This may sound therefore like a wild goose chase about nothing. To explain generally I have two documents provided by the school and one of these has been redacted and the other has not (due to an error when providing evidence to the family following a subject access request). The redacted document has the names of those involved removed but has also had a statement removed by the only witness to the issue which states that what happened was an accident (we know this by comparison with the unredacted document). The teacher used this evidence to support their case and also provided verbal evidence at the various hearings which cited this case as a serious assault. This was the only example of this alleged poor behaviour that was produced to the Governors and the IRP and was accepted by them and referred to it in their decisions. The teacher knew this was an accident but amended the evidence to suit his actions.

I have the evidence to produce to the TRA. Would the TRA remit involve them in finalising the veracity of this allegation and, if not, who can do that if the school and LA are not responding? I cannot see that what I describe is anything but malicious but I would be interested to know if you believe that there would be another interpretation.

My own personal view (far from impartial I accept!) is that someone that acts in this way fails to meet the professional standards expected of a teacher and that having them in the position of making similar decisions is not in the best interests of other children that might be subject to their control.


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KateGrey Sun 02-Dec-18 20:27:04

Would they be interested if we have a signed letter with agreement from a court judge stating disability discrimination?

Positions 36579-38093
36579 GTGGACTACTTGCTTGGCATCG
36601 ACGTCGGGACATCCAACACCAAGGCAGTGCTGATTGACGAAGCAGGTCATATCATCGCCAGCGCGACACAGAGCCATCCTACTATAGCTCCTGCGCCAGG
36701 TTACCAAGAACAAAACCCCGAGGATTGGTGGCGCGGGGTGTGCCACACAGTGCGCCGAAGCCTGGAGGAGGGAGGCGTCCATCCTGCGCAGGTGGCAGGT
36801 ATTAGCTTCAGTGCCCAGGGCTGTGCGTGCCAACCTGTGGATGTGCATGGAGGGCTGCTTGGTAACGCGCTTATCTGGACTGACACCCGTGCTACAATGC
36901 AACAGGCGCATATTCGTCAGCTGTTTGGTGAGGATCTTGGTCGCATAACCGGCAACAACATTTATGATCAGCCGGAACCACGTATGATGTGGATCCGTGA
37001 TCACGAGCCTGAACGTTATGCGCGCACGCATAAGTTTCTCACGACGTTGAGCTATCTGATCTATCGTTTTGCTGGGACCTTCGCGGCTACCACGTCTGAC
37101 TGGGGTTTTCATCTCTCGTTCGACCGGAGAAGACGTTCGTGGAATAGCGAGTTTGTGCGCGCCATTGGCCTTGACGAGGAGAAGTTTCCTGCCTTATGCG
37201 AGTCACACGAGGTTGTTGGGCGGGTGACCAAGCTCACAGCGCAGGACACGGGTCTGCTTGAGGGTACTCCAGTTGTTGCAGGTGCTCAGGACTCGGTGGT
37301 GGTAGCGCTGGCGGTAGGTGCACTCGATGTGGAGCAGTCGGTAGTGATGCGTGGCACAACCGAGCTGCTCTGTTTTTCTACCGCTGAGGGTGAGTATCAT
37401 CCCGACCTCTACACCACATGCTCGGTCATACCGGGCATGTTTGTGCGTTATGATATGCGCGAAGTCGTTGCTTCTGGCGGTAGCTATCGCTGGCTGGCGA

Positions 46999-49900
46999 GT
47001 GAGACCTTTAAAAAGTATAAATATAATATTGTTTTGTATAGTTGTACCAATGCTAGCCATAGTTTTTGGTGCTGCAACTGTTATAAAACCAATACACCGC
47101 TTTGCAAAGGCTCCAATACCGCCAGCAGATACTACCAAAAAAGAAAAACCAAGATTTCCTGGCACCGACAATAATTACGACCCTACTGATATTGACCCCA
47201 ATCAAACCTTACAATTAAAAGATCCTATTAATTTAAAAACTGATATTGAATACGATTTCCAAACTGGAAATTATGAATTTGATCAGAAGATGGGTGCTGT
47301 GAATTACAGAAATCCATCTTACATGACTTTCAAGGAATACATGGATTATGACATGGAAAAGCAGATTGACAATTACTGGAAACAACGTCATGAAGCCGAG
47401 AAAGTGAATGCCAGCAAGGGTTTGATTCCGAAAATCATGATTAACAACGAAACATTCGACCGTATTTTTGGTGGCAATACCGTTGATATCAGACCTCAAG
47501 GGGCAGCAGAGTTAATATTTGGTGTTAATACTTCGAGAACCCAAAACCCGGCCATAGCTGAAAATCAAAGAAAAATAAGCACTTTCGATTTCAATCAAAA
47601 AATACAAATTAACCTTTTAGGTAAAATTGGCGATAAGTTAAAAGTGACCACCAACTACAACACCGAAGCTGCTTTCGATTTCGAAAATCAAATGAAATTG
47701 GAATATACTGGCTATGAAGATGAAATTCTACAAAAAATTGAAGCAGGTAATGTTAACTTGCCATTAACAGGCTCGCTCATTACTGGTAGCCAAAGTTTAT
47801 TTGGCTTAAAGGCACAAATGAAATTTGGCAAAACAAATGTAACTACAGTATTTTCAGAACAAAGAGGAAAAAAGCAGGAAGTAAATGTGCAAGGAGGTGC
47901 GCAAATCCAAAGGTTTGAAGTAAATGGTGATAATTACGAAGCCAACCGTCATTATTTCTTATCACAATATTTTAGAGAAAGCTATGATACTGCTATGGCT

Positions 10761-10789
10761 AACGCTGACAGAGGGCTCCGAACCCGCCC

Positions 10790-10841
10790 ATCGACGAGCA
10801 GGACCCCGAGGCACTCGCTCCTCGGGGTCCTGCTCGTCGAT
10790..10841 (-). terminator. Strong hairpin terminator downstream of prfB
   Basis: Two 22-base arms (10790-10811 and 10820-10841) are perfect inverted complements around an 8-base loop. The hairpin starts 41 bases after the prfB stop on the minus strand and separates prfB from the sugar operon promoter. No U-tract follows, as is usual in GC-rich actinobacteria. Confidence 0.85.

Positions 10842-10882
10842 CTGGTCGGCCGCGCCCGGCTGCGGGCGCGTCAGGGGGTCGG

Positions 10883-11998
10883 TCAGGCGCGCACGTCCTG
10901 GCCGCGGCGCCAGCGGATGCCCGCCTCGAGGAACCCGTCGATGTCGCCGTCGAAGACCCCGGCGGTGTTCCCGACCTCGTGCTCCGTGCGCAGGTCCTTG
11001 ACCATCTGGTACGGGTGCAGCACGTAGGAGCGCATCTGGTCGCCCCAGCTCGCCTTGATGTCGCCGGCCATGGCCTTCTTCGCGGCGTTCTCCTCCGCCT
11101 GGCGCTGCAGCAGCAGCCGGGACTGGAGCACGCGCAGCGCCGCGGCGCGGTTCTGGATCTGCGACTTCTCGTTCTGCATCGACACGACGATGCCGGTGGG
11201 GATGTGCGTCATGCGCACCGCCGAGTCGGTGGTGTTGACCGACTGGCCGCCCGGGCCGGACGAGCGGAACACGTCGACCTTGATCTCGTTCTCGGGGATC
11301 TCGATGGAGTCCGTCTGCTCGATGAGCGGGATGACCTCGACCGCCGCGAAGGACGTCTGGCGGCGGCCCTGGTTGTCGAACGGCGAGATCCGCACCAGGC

Dermymc Sun 02-Dec-18 20:31:54

I think you need to be like Elsa and let it go.

Whatever has happened sounds quite flimsy in terms of the teachers intentions and actions. Pupils don't tend to get excluded for one incident alone.

"Taking your allegation and turning it into accepted fact" this is not how the world works. Just because you think something is true, doesn't mean it automatically is.

prh47bridge Mon 03-Dec-18 10:14:47

As Dermymc says, it would be unusual for a single incident to result in a permanent exclusion.

The staff who took the decision to permanently exclude would have seen the unredacted document. If you asked the governors to review the exclusion they would also have had access to the unredacted document. You appear to be suggesting that the views of a teacher who did not witness the incident were given greater weight than the views of someone who did witness it. That is unlikely, although I can't rule it out. But I have to wonder if the teacher witnessed the incident and their view of it was given greater weight than the other witness. That feels more likely, especially if the other witness was a pupil.

The school has looked at the evidence and has sided with the teacher. They don't have to explain that to you. They don't have to refute your evidence.

It doesn't sound like you have remotely enough to go to the TRA. A disagreement about whether an incident was an accident or a serious assault is not going to result in a teacher being subjected to a prohibition order.

If you really do have evidence that the school has acted unreasonably in excluding the child you can appeal the decision to the LA (or academy trust if the school is an academy). If you have already done that you can refer the matter to the LGO (or the ESFA if the school is an academy) but they will only step in if the case has not been handled correctly.